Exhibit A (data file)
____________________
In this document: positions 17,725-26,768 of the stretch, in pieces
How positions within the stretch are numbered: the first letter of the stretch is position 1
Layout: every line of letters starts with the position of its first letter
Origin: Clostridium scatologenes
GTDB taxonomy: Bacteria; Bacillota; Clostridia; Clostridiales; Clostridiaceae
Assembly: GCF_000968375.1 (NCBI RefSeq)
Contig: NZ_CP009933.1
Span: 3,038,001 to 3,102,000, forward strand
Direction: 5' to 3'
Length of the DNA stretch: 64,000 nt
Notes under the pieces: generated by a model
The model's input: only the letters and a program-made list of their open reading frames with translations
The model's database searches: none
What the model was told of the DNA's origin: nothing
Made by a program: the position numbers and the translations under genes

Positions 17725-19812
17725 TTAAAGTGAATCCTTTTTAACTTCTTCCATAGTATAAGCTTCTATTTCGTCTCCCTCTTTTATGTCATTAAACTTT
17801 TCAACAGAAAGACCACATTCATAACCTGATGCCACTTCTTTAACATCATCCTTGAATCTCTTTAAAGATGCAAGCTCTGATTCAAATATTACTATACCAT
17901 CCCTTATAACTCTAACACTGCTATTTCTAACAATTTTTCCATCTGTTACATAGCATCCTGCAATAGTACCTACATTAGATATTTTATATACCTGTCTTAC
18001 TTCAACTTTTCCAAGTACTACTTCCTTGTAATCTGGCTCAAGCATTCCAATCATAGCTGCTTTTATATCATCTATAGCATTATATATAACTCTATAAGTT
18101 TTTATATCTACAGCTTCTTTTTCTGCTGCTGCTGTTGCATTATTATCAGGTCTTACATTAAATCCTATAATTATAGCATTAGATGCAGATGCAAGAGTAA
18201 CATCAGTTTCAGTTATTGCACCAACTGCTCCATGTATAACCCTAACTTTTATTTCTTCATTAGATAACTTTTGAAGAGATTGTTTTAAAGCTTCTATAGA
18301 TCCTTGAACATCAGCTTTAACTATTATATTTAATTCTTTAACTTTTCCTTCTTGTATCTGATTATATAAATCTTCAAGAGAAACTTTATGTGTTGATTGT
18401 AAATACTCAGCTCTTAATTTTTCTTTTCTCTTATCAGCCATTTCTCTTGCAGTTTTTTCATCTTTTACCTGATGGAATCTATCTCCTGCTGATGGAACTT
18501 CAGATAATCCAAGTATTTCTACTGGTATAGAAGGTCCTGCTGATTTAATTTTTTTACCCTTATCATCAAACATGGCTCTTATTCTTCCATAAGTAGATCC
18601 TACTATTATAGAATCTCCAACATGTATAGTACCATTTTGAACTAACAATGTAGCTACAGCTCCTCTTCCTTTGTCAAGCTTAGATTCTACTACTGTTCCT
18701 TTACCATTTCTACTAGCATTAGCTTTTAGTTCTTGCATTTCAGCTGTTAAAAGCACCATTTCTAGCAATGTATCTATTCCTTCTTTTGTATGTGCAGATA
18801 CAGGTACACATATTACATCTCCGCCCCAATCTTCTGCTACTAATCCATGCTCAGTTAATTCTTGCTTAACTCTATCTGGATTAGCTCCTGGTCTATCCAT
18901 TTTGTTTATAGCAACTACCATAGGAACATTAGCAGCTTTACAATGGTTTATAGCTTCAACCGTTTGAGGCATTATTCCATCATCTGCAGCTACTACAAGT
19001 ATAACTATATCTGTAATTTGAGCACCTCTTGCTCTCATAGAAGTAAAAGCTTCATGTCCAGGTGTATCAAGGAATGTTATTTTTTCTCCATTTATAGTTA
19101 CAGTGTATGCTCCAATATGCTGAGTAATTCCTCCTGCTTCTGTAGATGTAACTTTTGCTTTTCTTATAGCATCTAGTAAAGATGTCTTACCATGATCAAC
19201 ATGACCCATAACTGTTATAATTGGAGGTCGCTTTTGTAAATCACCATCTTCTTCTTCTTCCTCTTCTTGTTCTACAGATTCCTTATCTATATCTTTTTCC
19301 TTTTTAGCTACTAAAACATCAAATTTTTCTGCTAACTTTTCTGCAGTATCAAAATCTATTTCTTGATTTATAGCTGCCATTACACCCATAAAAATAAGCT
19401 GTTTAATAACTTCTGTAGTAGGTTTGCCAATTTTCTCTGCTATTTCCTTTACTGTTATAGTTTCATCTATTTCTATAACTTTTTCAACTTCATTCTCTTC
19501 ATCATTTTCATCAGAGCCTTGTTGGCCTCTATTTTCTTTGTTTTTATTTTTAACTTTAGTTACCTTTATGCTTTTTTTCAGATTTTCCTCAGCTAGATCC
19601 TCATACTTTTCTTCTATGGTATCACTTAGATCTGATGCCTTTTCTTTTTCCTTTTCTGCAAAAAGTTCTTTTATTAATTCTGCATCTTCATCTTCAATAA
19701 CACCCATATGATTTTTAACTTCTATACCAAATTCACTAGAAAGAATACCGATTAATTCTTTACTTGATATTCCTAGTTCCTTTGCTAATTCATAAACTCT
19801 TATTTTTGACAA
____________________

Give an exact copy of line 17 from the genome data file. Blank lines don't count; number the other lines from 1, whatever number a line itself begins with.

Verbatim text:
17725 TTAAAGTGAATCCTTTTTAACTTCTTCCATAGTATAAGCTTCTATTTCGTCTCCCTCTTTTATGTCATTAAACTTT